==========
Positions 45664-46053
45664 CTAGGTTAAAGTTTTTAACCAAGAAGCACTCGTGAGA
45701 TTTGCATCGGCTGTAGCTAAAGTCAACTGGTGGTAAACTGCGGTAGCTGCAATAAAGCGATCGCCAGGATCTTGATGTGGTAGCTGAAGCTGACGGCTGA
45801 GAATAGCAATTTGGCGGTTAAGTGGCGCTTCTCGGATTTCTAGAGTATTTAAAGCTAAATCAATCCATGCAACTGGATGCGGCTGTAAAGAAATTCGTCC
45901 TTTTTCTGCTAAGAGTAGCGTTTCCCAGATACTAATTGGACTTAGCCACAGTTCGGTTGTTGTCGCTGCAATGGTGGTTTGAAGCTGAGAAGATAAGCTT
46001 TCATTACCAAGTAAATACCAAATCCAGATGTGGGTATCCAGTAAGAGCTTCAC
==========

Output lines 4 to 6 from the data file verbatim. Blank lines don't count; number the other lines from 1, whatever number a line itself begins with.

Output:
45801 GAATAGCAATTTGGCGGTTAAGTGGCGCTTCTCGGATTTCTAGAGTATTTAAAGCTAAATCAATCCATGCAACTGGATGCGGCTGTAAAGAAATTCGTCC
45901 TTTTTCTGCTAAGAGTAGCGTTTCCCAGATACTAATTGGACTTAGCCACAGTTCGGTTGTTGTCGCTGCAATGGTGGTTTGAAGCTGAGAAGATAAGCTT
46001 TCATTACCAAGTAAATACCAAATCCAGATGTGGGTATCCAGTAAGAGCTTCAC